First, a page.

Even a Little Power Comes With Great Responsibility

The scene gives us nightmares:

A line worker is working high in the air on de-energized power lines during an outage. A customer in the area turns on their generator, but it doesn’t have safeguards in place. Electricity comes shooting into our lines from that generator, injuring or killing the worker.

This almost happened recently during a storm. Fortunately, our backup system worked, and the worker was not hurt. But thinking about what might have happened makes us shudder.

Using Generators Safely
Generators can be a handy source of power if an outage occurs. But generators can be dangerous. Electricity from a generator running into our electrical lines is known as “backfeeding.” The best way to prevent backfeeding is to have a licensed electrician install a transfer switch. “Please let us know you have a generator, and plan to use it in the event of an outage, so our crews can be aware of it,” asks Ty Hillebrand, Central Lincoln’s Director of Engineering and Operations. “Customers are welcome to email us at info@clpud.org or call us Mondays-Thursdays 7 a.m. to 5:30 p.m. at 877-265-3211 to notify us.”

image of a generator transfer switch
Generators should not be tied directly to a main electrical panel without a licensed electrician installing a transfer switch, which will prevent dangerous backfeeding.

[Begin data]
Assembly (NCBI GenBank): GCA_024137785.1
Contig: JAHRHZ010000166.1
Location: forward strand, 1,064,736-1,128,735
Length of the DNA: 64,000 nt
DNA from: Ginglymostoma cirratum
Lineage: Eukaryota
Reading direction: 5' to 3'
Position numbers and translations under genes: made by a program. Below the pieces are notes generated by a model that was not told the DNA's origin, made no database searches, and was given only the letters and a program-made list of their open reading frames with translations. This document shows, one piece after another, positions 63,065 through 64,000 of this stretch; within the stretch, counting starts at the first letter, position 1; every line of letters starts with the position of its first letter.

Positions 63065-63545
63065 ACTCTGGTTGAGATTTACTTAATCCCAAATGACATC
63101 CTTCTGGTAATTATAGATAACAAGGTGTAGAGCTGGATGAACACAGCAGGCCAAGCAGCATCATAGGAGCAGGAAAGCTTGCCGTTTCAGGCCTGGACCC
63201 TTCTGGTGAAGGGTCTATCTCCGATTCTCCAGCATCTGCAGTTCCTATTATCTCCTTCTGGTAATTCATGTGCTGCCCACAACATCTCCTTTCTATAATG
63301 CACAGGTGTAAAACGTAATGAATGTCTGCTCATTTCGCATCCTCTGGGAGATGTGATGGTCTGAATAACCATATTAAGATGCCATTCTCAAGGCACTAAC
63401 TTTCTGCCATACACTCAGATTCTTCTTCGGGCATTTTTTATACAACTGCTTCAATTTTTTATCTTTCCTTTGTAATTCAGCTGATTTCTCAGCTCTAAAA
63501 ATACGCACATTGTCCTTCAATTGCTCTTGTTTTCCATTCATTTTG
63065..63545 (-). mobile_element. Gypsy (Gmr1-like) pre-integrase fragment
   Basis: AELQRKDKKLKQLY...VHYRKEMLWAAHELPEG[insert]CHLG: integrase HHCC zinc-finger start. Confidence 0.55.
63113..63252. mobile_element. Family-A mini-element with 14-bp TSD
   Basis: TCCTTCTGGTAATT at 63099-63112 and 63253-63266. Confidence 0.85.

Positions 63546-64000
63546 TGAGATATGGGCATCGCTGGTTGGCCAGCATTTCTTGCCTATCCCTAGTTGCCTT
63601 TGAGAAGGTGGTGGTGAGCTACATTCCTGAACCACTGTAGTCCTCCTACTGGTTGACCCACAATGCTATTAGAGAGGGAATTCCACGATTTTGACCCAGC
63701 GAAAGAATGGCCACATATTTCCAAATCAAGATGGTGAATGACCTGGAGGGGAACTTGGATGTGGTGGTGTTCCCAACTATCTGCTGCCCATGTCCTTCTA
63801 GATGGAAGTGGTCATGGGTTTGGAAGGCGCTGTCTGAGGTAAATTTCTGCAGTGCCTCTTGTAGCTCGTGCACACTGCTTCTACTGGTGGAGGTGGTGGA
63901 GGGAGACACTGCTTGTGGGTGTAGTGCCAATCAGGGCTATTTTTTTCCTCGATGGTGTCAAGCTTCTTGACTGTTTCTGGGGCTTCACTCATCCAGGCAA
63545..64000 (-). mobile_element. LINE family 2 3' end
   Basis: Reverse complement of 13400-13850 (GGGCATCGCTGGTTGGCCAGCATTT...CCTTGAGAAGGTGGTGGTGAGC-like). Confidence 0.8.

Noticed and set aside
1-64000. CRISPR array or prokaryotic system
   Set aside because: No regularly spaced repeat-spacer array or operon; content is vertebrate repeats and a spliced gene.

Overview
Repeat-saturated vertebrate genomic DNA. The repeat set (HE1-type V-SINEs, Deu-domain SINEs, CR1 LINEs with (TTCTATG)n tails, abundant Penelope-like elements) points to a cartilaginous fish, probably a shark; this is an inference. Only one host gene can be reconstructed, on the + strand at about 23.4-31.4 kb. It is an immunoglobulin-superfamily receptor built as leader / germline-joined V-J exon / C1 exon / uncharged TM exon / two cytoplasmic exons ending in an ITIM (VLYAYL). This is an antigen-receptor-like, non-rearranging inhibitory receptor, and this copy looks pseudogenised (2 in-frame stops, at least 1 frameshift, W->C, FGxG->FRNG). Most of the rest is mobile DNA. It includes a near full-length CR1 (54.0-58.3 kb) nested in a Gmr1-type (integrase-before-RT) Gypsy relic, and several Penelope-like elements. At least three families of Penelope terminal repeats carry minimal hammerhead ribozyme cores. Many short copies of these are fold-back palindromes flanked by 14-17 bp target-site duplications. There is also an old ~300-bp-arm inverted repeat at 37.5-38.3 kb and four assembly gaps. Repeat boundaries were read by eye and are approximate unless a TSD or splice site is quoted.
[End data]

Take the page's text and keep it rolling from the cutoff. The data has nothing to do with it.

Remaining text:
Generators, often powered by gasoline, usually generate between 3,000 and 7,000 watts—enough to power a refrigerator, a few lights or small appliances, and charge cell phones. But if generators aren’t used properly, they can not only endanger line workers, but the owner’s home or family members.

“Installing a generator isn’t simple, and wiring one to your home or business requires a green tag from an electrical inspector,” Ty says. “If damage or injury occurs to our equipment or employees and we find that a generator was installed without a proper permit, the owner will be held liable.”

Another way to avoid backfeeding is to use a generator that has outlets, and plugging appliances directly into the generator. “Figure out what you want to power up,” suggests Steve Alexanderson, Central Lincoln’s Senior Engineer – Electrical. “Maybe a freezer or some lights, but please be careful—you’ll need to use extension cords rated for that use. And extension cords create hazards of their own. They can be tripping hazards, and because they can get too hot if they’re used wrong, they’re fire hazards as well.”

Generators burn fuel to create electricity, producing carbon monoxide, which
has no smell. When inhaled, carbon monoxide can cause people and pets
to lose consciousness and suffocate, so generators must be used outside, and at least 20 feet away from buildings, windows, doors, and vents. The Electrical Safety Foundation International found that over a twenty-year period, nearly 80% of carbon monoxide deaths were related to generator use, and 26% of fatalities related to generator use happened when a generator was used inside an attached garage or shed.